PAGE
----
Information Management for Sustainability
    Gridlogix provides your organization with the tools for sustaining your enterprise. More than going "Green", Gridlogix helps you continuously cut wasteful costs, prolong the life of your facilities’ equipment, and maintain a comfort level throughout your enterprise. With Gridlogix's Automated Enterprise Management solution, Gridlogix empowers anyone in your organization with the real time data that allows your organization to improve the efficiency of your facilities, typically reducing energy and maintenance costs by 10-20% with a payback of less than 18 months. Gridlogix delivers the best form of Green Energy, conservation.

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    Twitter results for blog on MSR’s measuring energy use of a VM

    I laugh when people consider what I do as press.  My blog writing started by documenting things I think that are interesting to green the data center and sharing the same information with my clients and high tech friends.

    Another thing I am interested in is running my own research on how important topics are to the community.

    I knew when I saw the MSR work on measuring the energy use of a VM, it was something that had high interest.

    Here is my last 4 days twitter feed hits.  I have a simple use of twitter, publishing tweets for every blog entry.  Look at how popular the MSR entry was.


    The traffic on my own blog doesn’t show this post was dramatically higher, but the tweets show the interest in the topic.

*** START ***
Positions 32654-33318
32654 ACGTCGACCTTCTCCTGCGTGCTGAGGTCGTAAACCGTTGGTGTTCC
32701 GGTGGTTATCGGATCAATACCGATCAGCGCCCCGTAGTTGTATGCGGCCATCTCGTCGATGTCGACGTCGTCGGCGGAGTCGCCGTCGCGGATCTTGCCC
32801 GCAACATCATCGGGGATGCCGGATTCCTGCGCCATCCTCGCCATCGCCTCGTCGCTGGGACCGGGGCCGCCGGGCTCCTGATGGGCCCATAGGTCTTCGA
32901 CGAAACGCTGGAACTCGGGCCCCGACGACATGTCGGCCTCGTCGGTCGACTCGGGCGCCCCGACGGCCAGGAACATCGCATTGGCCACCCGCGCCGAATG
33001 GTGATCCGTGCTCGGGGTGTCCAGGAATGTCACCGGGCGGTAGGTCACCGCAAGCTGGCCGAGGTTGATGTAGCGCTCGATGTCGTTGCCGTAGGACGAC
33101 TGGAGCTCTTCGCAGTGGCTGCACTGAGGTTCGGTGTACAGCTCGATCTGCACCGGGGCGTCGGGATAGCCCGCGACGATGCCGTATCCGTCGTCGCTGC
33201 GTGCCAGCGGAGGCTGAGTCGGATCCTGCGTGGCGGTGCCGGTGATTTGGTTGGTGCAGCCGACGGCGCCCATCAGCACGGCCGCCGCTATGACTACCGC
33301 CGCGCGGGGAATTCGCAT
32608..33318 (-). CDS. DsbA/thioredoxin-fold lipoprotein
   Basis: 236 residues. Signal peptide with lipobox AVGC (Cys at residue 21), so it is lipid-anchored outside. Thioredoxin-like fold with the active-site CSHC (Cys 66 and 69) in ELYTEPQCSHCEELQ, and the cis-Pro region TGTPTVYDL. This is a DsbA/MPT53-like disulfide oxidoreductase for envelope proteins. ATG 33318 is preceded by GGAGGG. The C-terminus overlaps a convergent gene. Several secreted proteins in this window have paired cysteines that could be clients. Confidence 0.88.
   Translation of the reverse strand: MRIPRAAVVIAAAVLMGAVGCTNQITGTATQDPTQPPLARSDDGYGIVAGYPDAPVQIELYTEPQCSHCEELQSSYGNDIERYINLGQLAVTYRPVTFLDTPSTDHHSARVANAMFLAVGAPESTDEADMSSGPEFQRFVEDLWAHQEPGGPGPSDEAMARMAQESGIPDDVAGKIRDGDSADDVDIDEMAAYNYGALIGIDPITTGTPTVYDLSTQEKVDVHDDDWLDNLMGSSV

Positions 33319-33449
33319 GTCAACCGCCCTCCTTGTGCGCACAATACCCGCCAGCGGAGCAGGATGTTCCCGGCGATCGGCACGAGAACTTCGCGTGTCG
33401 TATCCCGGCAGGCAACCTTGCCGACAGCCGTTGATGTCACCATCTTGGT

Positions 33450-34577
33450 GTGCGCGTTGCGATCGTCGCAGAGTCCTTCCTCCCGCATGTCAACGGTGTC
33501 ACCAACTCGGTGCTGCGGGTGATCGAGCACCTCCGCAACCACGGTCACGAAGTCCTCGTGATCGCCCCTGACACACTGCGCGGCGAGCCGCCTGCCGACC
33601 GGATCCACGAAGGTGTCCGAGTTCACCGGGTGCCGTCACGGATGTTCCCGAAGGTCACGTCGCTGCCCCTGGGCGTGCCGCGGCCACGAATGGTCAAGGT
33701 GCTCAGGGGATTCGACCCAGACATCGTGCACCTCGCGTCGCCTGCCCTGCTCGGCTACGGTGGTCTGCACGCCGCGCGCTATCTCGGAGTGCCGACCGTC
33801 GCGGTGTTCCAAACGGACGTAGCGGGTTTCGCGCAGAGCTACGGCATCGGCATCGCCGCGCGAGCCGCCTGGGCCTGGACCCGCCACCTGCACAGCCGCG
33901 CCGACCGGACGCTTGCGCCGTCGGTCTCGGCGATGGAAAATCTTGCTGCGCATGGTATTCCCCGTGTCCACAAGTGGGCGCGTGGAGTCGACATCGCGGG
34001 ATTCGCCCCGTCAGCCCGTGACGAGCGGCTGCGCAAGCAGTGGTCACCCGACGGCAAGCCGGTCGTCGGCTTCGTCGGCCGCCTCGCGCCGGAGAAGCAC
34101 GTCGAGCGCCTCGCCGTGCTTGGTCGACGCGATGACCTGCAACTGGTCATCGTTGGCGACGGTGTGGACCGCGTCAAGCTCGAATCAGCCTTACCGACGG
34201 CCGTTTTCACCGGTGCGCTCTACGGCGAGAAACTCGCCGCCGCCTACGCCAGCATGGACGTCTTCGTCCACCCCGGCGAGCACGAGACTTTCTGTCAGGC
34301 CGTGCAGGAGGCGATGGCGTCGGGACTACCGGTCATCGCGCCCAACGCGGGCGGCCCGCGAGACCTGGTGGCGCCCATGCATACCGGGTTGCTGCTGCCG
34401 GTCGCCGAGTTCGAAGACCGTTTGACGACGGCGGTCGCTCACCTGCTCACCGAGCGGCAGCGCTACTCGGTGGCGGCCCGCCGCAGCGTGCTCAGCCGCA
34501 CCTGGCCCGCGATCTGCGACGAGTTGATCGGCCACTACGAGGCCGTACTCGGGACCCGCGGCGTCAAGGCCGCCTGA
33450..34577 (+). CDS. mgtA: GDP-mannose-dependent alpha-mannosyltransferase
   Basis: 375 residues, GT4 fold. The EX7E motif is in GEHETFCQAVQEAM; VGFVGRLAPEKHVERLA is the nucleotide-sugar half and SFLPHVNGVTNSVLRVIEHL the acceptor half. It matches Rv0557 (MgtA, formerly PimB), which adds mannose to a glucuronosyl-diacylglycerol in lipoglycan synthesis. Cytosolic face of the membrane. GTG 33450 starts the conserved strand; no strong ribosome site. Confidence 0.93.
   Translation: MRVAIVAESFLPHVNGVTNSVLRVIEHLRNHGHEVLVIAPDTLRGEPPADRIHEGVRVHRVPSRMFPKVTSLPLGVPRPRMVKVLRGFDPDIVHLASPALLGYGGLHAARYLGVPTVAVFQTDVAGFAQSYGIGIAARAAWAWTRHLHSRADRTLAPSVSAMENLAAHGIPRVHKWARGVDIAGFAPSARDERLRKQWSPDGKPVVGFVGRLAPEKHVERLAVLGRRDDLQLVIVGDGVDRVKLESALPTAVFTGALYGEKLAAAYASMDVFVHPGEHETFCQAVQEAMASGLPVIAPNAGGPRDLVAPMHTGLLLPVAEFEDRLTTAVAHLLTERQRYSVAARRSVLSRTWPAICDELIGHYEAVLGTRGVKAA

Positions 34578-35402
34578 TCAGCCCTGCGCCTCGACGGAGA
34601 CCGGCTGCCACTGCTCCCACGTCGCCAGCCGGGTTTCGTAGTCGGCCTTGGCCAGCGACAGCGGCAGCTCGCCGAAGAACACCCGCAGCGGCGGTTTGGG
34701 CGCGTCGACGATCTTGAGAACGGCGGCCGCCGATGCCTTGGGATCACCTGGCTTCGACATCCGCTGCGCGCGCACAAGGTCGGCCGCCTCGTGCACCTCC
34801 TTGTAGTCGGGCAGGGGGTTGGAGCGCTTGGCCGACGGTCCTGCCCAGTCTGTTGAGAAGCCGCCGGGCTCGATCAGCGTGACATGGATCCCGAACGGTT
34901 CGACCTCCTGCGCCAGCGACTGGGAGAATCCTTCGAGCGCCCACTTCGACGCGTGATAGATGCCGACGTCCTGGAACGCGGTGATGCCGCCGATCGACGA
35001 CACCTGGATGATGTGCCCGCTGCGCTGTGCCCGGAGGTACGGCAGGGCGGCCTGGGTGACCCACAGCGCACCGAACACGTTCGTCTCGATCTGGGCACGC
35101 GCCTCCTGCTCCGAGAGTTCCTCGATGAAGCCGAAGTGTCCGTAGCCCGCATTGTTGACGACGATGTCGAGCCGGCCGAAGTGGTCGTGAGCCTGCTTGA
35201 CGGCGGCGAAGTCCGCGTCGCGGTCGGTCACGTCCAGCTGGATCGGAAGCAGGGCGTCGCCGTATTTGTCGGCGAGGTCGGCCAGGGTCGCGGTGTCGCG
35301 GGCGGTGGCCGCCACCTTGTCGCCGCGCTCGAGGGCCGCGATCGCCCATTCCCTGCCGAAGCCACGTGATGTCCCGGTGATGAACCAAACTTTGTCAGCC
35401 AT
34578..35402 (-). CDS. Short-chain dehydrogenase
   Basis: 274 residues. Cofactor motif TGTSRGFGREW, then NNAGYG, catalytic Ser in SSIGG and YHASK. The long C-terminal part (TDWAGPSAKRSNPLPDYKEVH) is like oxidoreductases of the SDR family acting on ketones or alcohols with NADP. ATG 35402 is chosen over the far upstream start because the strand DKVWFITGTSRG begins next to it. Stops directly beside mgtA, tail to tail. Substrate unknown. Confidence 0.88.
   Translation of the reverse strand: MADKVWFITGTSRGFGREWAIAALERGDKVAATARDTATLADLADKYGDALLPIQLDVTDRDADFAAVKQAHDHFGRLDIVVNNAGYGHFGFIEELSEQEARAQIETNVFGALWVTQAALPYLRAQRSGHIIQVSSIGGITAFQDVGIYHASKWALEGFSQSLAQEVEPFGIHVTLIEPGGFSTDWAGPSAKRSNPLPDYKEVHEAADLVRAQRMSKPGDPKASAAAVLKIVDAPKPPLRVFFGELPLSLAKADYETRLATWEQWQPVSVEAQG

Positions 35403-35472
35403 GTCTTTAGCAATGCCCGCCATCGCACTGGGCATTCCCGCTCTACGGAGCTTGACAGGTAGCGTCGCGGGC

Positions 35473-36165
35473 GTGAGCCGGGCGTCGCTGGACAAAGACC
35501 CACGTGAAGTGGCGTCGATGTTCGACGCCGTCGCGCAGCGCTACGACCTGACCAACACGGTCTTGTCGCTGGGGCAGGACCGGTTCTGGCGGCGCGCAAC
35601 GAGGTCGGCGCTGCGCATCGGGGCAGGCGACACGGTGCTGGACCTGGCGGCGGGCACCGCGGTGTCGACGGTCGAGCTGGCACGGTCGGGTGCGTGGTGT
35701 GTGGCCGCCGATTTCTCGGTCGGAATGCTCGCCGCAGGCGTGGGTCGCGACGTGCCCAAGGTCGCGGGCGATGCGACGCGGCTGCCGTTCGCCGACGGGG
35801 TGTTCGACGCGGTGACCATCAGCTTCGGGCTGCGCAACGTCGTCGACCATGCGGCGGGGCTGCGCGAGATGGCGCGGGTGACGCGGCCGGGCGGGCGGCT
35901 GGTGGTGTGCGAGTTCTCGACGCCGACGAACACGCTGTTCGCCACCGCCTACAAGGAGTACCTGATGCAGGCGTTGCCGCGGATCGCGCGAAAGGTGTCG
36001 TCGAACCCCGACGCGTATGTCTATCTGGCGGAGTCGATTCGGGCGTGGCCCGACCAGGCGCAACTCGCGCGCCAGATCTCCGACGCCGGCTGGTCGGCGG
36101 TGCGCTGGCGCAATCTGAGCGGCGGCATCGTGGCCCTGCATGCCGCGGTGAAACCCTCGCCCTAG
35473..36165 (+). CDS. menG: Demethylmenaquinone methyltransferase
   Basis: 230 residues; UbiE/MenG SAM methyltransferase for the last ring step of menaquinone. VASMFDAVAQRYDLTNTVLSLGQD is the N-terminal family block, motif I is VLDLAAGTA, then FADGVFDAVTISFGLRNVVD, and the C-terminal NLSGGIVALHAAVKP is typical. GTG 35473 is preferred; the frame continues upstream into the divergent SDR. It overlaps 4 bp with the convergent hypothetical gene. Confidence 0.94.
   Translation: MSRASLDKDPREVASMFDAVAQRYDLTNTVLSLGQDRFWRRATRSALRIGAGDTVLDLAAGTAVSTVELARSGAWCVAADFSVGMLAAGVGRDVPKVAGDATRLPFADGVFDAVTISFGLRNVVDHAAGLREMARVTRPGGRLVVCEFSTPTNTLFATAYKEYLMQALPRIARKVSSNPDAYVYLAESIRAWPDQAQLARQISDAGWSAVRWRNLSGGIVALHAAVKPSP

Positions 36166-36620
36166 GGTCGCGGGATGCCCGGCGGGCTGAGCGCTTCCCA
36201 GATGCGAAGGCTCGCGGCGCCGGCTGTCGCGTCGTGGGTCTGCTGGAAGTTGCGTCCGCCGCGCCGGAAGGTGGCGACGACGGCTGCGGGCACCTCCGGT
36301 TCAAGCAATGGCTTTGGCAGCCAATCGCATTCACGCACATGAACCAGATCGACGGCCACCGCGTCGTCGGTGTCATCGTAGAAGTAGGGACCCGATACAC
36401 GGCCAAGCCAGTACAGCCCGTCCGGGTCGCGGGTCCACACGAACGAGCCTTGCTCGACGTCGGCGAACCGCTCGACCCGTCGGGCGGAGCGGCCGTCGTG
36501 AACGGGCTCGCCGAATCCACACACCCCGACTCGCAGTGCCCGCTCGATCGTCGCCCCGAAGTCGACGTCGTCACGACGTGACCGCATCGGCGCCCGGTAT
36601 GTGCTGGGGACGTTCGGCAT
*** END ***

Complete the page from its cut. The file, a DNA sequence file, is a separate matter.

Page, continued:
Total views on tweets and blog are over 800 in less than 4 days.

    Click to read more ...


    InfoWorld writes about Open Source Data Center Initiative

    Mike Manos and I were interviewed by James Niccolai from IDG for an article on the Open Source Data Center Initiative.



    Group seeks to open source data-center design

    The Open Source Data Center Initiative wants to pool engineering resources that others can build on and implement

    By James Niccolai | IDG News Service

    A new industry group is trying to apply open-source principles to the design and construction of data centers, which it says could accelerate the use of new technologies and increase competition in the industry.

    The Open Source Data Center Initiative, announced this week, will act as a repository and test bed for mechanical and engineering advances in data-center design, which it hopes will be submitted by small engineering firms, graduate students doing research with federal grant money, and others.

    One of the points made to counter Mike’s point on engineering firms.